14. 14. Meanwhile the Internet Never Got Past Application Or do whatever you want TCP IP Subnet Or do whatever you want We Were Missing Something, but What was It? Were Layers the Wrong Model? 14 © John Day, 2010 11/01/06 All Rights Reserved
  15. 15. Probably Not, Lets Go Back to Basics • Start simple and incrementally introduce new conditions. – Taking Imre Lakatos’ Proofs and Refutations as a model. • We are going to cover ground we all know. – Or at least we think we do. (I thought so) • As we do, think about what is required when – the order is not what you might expect. – But the implications are even more interesting. 15 © John Day, 2010 11/01/06 All Rights Reserved
  16. 16. 1: Start with the Basics Two applications communicating in the same system. Application Processes A B Application Flow Port Ids IPC Facility Communication within a Single Processing System 16 © John Day, 2010 11/01/06 All Rights Reserved
  17. 17. How Does It Work? Application Processes A B Application Flow Port Ids IPC Facility 1) A invokes IPC to create a channel to B; a = Allocate (B, QoS); 2) IPC determines whether it has the resources to honor the request. 3) If so, IPC allocates port-id a and uses “search rules” to find B and determine whether A has access to B. 4) IPC may cause an instance of B to be created. B is notified of the IPC request from A and given a port-id, b. 5) If B responds positively, and IPC notifies A (the API could be blocking in which case the assignment of the port-id, a would be done now). 6) Thru n) Then using system calls A may send PDUs to B by calling Write(a, buf), which B receives by invoking Read(b, read_buffer) 7) When they are done one or both invoke Deallocate with the appropriate parameters 17 © John Day, 2010 11/01/06 All Rights Reserved
  18. 18. 2: Two Application Communicating in Distinct Systems Systems Application Processes IPC-Facility 18 © John Day, 2010 11/01/06 All Rights Reserved
  19. 19. How Does It Work Now? Application Processes Port Ids IAP IAP 1) A invokes IPC to create a channel to B; a = Allocate (B, QoS); 2) IPC determines whether it has the resources to honor the request. 3) If so, IPC uses “search rules” to find B. and determine if A has access to B. - Management of name space is no longer under the control of a single system. - Each system no longer knows all available applications. – Local Access Control can no longer be relied on to provide adequate authorization and authentication. • Need a protocol to carry application names and access control information. – Lets call it the IPC Access Protocol 19 © John Day, 2010 11/01/06 All Rights Reserved
  20. 20. What Does “IAP” Look Like? • Simple Request/Response Protocol – IAP-Req(Dest-Appl-name, Src-Appl-name, QoS params, Src-Capability) – IAP-Resp(Dest-Appl-name, Src-Appl-name, QoS params, result) Op Dest Appl Name Src Appl Name QoS & Policies Capability • How do we know when to use it? – If the application isn’t here, it must be there! • But we have a problem. How do we get it there? 20 © John Day, 2010 11/01/06 All Rights Reserved
  21. 21. Getting from A to B • We knew this was going to be a problem sooner or later. • We need to be able to send information from A to B. • And we know: – Bad things can happen to messages in transit. Protection against lost or corrupted messages • This can be expensive – Receiver must be able to tell sender, it is going too fast. We need Flow Control, and – We have lost our means of synchronization: • No common test and set means shared memory can no longer be used • Must create shared state between two systems. An explicit synchronization mechanism is required. • We need some kind of Protocol for Error and Flow Control. 21 © John Day, 2010 11/01/06 All Rights Reserved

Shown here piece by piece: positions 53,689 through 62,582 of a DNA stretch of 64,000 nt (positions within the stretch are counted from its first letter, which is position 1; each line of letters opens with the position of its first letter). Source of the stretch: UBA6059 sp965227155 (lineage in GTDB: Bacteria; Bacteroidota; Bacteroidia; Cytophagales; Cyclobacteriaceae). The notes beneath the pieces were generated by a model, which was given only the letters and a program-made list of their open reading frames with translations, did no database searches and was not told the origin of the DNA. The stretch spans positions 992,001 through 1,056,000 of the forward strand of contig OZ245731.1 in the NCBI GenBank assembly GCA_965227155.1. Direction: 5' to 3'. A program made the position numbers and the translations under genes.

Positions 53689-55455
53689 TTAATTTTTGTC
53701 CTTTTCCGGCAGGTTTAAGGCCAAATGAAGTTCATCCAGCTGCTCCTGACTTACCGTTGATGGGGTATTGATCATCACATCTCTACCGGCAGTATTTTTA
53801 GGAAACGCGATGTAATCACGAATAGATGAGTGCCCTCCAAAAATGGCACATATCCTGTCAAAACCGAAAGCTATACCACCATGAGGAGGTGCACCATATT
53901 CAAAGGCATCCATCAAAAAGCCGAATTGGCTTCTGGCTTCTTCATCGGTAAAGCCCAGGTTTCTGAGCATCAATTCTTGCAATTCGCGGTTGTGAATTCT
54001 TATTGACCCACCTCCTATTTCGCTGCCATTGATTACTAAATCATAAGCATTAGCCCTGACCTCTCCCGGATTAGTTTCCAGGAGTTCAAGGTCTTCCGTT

22. 22. What Would an EFCP Look Like? • Symmetric Protocol to establish error and flow control • Transfer PDU Op Seq # CRC Data • Ack and Flow Control PDU types Op Seq # CRC Ack Op Seq # CRC Credit 22 © John Day, 2010 11/01/06 All Rights Reserved
  23. 23. How Does It Work Now? Application Processes Port Ids IAP IAP Distributed IPC Facility EFCP EFCP 1) A invokes IPC to create a channel to B; a = Allocate (B, QoS); 2) IPC determines whether it has the resources to honor the request. 3) Send IAP Request to access B, creating an EFCP connection and determines if A has access to B. 4) IPC may cause B to be instantiated. B is notified of the IPC request from A and given a port-id, b. 5) If B responds positively, and IPC notifies A with a different port-id, a. 6) Thru n) Then using system calls A may send PDUs to B by calling Write(a, buf), which B receives by invoking Read(b, read_buffer) over the EFCP connection 7) When they are done one or both invoke Deallocate with the appropriate parameters Just Like Before . . . .More or Less 23 © John Day, 2010 11/01/06 All Rights Reserved
  24. 24. Two Applications in Two Systems Required Three New Concepts • An Application Name Space that spans both systems. (not really new) – Should be location-independent in general so that applications can move. • A Protocol to carry Application Names and access control info – Applications need to know with whom they are talking – IPC must know what Application is being requested to be able to find it. • For now, if the requested Application isn’t local, it must in the other system. • A Protocol that provides the IPC Mechanism and does Error and Flow Control. – To maintain shared state about the communication, i.e. synchronization – To detect errors and ensure order – To provide flow control • Resource allocation can be handled for now by either end refusing service. 24 © John Day, 2010 11/01/06 All Rights Reserved
  25. 25. 3: Simultaneous Communication Between Two Systems i.e. multiple applications at the same time • To support this we have multiple instances of the EFCP. EFCPEFCP EFCP EFCP EFCP EFCP Will have to add the ability in EFCP to distinguish one flow from another. Typically use the port-ids of the source and destination. Connection-id Dest-port Src-port Op Seq # CRC Data Also include the port-ids in the information sent in IAP to be used in EFCP 25 synchronization (establishment). © John Day, 2010 11/01/06 All Rights Reserved